So yeah, I always bag them myself and I figure most baggers want you to at least help out (as long as you aren't like super slow) and if they say they'll do it themselves it's usually because they've been instructed by management to do it themselves.
posted by joechip at 4:01 PM on August 28, 2018 [1 favorite]

I've found that the only time that a cashier might be bothered by my bagging my own groceries is if they perceive it as happening out of frustration or impatience with the cashier or possible bagger/lack of bagger. As a former cashier, I have fond memories of cranky customers ripping plastic bags from the stand to show their GREAT and POWERFUL time was being wasted because I wasn't able to both ring their stuff and bag their stuff simultaneously. I usually just start bagging my own stuff and make sure to smile and thank everyone before leaving with sincerity for their time and effort and I've never had an issue.
posted by Merinda at 4:06 PM on August 28, 2018 [4 favorites]

You have purchased groceries. If you, with your adult common sense and judgement, feel it would be useful, efficient, and/or preferable to bag them yourself, do that. It isn't rude.
posted by theora55 at 4:21 PM on August 28, 2018

posted by bunderful at 4:23 PM on August 28, 2018 [5 favorites]

Having been out of the grocery business a few decades, I think most of the things people have said so far are generally true, but there is one general exception:

Please do not be that customer who bags groceries at a snail's pace, or has to pack the perfectly packed bag, or is rude or negative about it. Holding up the line so that you can bag your own groceries is rude to customers behind you in line, and may also ding the score for checkers who are scored by the number of items scanned per hour. I don't know if they do that anymore, today's checkers seem substantially slower and don't seem to do two-handed scanning.

I was an assistant manager at a smaller supermarket that eventually got driven out of business. We were often under a lot of pressure because the dollars weren't there to justify staff sufficient to handle peaks, and anyone able to bag their groceries at a reasonable pace was a big help, because throwing items across the scanner and down the belt is extremely fast compared to the checker bagging the groceries. So a bagger, whether an employee or a customer, can be a great thing. However, this can be messed up when you have a single checker with several large orders, and a bagger becomes available, and you have a customer who desperately wants to bag their own groceries "so the bread isn't crushed" etc. Or a customer leaves the bagging stand a mess of ripped-off plastic bags, or other trash.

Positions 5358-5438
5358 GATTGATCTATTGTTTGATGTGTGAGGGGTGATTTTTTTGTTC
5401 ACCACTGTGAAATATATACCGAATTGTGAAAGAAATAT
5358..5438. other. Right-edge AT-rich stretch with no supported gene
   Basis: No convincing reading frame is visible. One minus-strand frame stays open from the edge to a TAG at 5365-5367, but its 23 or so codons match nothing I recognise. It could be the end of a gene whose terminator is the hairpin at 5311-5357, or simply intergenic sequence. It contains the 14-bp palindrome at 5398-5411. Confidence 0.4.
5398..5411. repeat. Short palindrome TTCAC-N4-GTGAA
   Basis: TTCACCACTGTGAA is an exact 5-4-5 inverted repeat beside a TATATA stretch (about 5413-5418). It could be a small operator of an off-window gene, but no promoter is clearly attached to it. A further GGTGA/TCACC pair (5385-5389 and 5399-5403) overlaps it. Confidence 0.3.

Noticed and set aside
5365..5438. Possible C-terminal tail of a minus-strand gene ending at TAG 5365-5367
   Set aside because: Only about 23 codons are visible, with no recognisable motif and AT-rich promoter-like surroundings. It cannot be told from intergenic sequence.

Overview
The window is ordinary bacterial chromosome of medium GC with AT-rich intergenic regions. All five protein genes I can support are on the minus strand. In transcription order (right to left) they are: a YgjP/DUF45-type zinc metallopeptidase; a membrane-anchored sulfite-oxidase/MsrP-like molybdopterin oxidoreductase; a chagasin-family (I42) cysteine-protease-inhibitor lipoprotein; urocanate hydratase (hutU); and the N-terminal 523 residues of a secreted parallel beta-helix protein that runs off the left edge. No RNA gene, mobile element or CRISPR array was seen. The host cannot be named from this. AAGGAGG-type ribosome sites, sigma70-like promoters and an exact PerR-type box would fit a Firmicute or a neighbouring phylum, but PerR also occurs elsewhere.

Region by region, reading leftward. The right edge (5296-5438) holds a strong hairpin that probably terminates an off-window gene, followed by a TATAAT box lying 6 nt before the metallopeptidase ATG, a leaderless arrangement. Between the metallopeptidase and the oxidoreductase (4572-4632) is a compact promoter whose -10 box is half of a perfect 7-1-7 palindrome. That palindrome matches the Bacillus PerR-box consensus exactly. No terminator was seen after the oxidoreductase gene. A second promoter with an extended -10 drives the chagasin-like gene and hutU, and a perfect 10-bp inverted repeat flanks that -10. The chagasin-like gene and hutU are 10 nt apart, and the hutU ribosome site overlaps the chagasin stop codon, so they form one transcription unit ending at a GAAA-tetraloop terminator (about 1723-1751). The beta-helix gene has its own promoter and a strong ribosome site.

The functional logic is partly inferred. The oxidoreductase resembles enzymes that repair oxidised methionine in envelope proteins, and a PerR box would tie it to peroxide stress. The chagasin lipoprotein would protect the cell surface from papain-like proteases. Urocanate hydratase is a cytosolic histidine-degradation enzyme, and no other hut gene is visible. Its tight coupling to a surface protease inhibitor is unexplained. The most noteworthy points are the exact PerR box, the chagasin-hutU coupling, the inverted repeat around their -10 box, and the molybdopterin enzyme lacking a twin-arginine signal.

Checkers typically appreciate you very much if you cheerfully and quickly bag your own groceries. However, it is definitely part of the checker's job to bag the groceries if you do not wish to. It is absolutely part of the service a grocery store offers.
posted by jgreco at 4:25 PM on August 28, 2018 [6 favorites]

I really appreciate all the answers so far! I guess I missed that previously because it's using "bagginggroceries" and I used "grocerybagging".
posted by bleep at 4:29 PM on August 28, 2018 [4 favorites]

I buy groceries at Walmart frequently and they generally don't have a space for me to bag my own stuff. The cashier just does it as they scan.

To help out, I make sure to put my items on the conveyor belt in a way that makes sense for bagging - i.e. cans together, chips together, frozen food together, etc. I hope that it makes their day easier in some small way.
posted by tacodave at 4:53 PM on August 28, 2018 [8 favorites]

Bag if you feel like it. We're all hippie commune types out here anyway.
posted by Tell Me No Lies at 5:01 PM on August 28, 2018 [1 favorite]

I bag my own until I have to do the pay thing with my card. The only exception I make is at one store I do not frequent that employs baggers with Downs Syndrome. I think it would send a message to those baggers that I do not think they are capable.

Also, I generally put things on the belt as I would want them bagged bc I am going to unload in my kitchen. I put the refrigerated stuff together, the frozen stuff together, the dry goods, etc.
posted by AugustWest at 5:04 PM on August 28, 2018 [9 favorites]

If there’s no bagger, I bag myself until it’s time to pay, then I move back to the credit card thing and pay while the cashier bags whatever’s left over.

I hate bagging, so I generally choose checkout lines with baggers, but sometimes they leave before it’s my turn. I find that baggers show up and relieve me more often when I’m wearing my kid in a carrier — maybe I look extra helpless?